#BBCtrending: Lebanon's app for bomb blast survivors
"I am still alive" - that's the simple message that a new app allows people in Lebanon to tweet at the touch of a button, following a bomb attack. The app will soon be extended to include other countries - and may even be used in disaster zones.
When most people develop an app, they want it to do well. But 26-year-old Lebanese student Sandra Hassan has mixed feelings about her "I Am Alive" app. She launched it on 21 January as "an expression of frustration" at how bad the security situation has become in Lebanon. "I didn't expect that people would actually start using it," she says, But they have. There have been two bomb attacks since it was launched, and dozens of the 4,000 people who have downloaded the app so far have used it for real.
At the touch of a button, the app sends a tweet saying "I am still alive! #Lebanon #Latestbombing". This has some practical advantages. Right after a bomb blast, the phone lines are often so congested with people trying to find out if their friends and family are ok, that calls can't get through. But, Hassan says, a weak internet signal should be enough for the app to push out its message.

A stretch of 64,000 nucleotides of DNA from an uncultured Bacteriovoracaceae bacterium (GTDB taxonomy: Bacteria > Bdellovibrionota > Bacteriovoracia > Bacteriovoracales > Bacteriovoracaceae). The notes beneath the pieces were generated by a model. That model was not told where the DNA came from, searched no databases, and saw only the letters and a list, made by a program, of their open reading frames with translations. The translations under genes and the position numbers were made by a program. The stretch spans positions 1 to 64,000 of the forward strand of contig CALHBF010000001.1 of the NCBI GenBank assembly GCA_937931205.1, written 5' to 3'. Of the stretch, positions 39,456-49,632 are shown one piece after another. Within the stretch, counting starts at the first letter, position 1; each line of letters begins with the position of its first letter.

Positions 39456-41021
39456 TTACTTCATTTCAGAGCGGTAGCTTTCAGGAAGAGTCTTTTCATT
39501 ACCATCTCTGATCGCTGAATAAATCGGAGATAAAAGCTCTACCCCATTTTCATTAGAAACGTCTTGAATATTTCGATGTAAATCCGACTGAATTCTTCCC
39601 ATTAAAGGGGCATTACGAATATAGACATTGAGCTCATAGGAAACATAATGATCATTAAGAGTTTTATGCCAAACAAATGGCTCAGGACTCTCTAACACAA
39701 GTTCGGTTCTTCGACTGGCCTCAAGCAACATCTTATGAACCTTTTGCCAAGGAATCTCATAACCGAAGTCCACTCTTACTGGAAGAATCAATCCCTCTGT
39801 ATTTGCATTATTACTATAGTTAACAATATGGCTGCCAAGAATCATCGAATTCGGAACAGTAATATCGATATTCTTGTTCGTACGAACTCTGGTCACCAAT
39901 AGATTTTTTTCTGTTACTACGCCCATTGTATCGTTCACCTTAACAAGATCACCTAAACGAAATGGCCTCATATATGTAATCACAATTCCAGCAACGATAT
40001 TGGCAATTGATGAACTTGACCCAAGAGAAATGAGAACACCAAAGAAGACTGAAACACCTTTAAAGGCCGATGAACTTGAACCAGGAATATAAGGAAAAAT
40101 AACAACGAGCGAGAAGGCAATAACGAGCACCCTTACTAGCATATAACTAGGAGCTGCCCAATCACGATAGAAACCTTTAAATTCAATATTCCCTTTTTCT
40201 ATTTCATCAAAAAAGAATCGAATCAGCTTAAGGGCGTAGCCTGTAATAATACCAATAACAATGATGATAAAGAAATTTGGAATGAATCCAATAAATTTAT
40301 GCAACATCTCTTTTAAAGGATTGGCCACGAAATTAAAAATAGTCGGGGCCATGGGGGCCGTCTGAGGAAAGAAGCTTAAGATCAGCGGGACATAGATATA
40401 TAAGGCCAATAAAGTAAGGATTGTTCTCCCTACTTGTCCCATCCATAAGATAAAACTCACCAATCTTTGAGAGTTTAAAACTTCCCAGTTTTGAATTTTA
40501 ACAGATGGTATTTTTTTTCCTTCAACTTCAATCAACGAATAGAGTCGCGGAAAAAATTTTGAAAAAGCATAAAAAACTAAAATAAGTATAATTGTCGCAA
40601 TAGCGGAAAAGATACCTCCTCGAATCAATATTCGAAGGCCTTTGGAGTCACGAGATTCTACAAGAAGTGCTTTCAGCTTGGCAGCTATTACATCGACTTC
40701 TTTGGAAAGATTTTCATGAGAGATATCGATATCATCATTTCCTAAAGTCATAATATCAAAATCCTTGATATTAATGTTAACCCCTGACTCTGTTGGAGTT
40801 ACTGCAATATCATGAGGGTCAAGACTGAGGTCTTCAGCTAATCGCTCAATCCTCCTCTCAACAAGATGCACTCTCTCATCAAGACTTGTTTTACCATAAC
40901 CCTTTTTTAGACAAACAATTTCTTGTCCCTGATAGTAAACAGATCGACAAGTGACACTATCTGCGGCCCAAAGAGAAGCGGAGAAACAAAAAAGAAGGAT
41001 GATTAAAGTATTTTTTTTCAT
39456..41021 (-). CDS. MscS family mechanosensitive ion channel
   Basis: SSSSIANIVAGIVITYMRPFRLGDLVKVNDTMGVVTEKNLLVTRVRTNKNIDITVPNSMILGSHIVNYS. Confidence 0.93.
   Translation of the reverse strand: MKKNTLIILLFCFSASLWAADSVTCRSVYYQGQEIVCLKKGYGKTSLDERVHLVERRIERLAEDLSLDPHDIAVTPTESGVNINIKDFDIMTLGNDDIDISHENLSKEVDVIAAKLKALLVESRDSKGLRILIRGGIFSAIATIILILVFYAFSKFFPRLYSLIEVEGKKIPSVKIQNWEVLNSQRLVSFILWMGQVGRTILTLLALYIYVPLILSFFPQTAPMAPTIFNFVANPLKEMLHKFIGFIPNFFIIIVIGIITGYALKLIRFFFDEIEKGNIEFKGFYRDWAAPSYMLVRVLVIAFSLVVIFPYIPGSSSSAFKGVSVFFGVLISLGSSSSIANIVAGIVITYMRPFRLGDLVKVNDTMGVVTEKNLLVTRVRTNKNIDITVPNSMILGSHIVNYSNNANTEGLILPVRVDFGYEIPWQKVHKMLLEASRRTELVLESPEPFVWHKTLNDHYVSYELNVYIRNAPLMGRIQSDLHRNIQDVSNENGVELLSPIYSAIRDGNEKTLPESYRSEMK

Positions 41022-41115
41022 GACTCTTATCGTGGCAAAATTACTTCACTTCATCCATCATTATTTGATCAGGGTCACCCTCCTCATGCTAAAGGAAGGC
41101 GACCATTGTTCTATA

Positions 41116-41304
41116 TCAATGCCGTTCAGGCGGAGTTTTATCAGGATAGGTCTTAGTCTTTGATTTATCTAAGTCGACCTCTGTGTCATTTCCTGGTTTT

I Am Alive VIP
Hassan says many people feel that the government in Lebanon is not doing enough to investigate and stop bomb attacks. Together with blogger Myra El Mir, she has also developed a tongue-in-cheek "VIP" version of the app, aimed at politicians in Lebanon, allowing them to select a pre-written message of condemnation from a drop down list.
As we have reported on this blog before, there has been an increase in bomb attacks in Lebanon, which has left many angry and frustrated. Hundreds of people have commented on the app. Some have called it "sad" or criticised it on the grounds it normalises violence. But most have welcomed it, and many have offered suggestions for tweaks - to make it tie-in with Facebook, or work for those not on social media - which Hassan plans to incorporate in an update.
Some have got in touch from outside Lebanon - from Egypt and Pakistan in particular - asking for the app to be extended to their countries, which Hassan hopes to do. She has also been contacted by an NGO interested in using the app in natural disasters.
Reporting by Cordelia Hebblethwaite
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